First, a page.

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Published: Thursday, October 11, 2012, 12:01 a.m.

Piloting a vintage warplane takes extra study

  • Ross Granley in the pilot's seat of the Il-2 Shturmovik.

    Flying Heritage Collection

    Ross Granley in the pilot's seat of the Il-2 Shturmovik.

You know that uncomfortable feeling when you first sit in a rental car? Finding the seat adjustment handle, the fuel door release, and twisting the mirrors to the right spot? If locating the wiper switch on the car was as important as knowing how the landing gear handle worked on a plane, you'd take a bit more time to study before rolling out into the Vegas night, don't you think?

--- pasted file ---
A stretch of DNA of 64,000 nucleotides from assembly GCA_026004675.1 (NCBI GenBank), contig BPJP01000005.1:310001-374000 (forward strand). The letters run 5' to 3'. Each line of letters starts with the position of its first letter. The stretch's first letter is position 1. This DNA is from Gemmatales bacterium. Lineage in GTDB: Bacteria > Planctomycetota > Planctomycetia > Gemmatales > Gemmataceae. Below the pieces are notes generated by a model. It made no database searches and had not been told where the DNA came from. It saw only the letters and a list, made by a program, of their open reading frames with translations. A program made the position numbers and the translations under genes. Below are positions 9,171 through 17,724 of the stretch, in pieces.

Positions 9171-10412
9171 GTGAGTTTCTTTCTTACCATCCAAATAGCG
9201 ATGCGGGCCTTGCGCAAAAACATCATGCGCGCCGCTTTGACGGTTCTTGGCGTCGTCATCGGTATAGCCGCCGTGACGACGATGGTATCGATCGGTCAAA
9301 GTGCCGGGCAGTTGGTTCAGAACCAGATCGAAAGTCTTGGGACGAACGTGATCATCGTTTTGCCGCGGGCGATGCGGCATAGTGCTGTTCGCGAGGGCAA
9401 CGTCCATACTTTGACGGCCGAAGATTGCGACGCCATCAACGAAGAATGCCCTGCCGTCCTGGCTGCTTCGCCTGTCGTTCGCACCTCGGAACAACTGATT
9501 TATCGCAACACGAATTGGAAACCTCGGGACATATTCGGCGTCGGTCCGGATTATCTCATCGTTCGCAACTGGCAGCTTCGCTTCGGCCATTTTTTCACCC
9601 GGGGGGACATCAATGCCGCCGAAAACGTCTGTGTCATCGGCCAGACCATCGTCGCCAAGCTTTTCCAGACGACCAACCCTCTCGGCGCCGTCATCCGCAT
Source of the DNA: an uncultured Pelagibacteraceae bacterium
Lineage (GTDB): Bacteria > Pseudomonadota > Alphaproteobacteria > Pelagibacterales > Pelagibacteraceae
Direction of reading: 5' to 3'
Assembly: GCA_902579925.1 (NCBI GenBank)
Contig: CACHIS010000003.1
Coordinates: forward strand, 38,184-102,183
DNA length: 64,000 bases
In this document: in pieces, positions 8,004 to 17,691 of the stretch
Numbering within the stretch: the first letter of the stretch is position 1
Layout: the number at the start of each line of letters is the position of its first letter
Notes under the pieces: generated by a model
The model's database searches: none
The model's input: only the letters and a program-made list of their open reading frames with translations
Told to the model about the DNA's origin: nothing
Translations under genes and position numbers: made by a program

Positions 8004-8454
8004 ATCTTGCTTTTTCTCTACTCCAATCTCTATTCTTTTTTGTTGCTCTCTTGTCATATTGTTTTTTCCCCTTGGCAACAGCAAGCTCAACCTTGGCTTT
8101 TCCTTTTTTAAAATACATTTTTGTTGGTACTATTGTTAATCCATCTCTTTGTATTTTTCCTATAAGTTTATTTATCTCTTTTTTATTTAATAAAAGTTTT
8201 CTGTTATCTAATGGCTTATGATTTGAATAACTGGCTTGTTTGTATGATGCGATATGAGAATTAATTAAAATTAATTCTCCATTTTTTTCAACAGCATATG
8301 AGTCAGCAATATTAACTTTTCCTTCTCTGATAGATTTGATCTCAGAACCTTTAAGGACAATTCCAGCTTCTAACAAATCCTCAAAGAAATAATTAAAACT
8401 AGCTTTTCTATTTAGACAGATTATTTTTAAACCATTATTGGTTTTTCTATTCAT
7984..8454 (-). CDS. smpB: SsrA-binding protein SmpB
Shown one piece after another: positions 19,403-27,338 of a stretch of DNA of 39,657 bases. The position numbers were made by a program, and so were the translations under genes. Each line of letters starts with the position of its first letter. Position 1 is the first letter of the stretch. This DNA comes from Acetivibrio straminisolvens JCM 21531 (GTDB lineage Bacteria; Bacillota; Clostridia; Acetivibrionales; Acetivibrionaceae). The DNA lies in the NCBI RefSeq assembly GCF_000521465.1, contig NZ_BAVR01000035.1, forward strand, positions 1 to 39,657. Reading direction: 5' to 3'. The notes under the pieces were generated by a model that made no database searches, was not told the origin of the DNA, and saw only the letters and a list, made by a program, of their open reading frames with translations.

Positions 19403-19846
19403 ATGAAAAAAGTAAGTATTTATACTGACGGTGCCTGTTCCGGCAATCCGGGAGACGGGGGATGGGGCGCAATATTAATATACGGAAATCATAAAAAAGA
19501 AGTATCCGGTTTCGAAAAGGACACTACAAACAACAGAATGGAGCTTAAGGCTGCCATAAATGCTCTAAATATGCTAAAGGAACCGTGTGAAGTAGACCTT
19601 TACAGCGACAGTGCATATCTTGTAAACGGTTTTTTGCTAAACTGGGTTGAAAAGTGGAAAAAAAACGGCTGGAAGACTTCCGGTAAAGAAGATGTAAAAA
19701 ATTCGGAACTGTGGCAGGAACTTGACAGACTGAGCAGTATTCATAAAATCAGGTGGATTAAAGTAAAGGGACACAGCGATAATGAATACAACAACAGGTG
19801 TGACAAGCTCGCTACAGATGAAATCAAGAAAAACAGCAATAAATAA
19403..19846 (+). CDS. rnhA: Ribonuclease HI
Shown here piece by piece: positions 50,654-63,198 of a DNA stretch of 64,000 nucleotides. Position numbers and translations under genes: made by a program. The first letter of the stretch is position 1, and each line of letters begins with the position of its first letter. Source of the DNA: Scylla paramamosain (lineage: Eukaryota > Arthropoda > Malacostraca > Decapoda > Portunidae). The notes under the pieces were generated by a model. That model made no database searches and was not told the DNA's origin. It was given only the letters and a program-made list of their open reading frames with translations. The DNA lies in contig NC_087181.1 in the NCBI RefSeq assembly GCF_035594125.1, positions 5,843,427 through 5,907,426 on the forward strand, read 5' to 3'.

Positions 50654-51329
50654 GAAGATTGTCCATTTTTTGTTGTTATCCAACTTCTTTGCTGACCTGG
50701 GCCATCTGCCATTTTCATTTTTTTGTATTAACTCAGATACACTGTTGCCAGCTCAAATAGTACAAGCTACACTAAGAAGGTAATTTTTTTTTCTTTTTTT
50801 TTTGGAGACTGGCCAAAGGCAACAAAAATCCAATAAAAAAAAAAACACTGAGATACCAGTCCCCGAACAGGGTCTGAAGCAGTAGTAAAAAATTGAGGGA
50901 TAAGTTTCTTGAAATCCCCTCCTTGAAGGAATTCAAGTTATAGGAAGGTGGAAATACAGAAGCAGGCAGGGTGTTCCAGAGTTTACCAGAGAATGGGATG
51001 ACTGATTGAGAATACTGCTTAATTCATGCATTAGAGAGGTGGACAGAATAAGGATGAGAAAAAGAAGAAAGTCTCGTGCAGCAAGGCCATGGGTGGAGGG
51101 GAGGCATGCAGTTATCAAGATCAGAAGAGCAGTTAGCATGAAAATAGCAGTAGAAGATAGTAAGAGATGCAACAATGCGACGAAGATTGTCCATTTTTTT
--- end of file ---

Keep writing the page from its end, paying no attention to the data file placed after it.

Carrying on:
Our pilots have to study. Thousands of hours in an F/A-18 or 767 still leave gaps in your game when it comes to flying a Messerschmitt Bf 109 or a Zero. Our pilots read the pilot's manual again and again come in to the hangar and sit in the cockpit for a long, long time. This image shows pilot Ross Granley, studying the controls of the Il-2 Shturmovik.

Figuratively speaking, the FHC's pilots know right where all the “wiper switches” are and exactly how they work before they taxi to the runway for a flight.
Story tags » General Aviation

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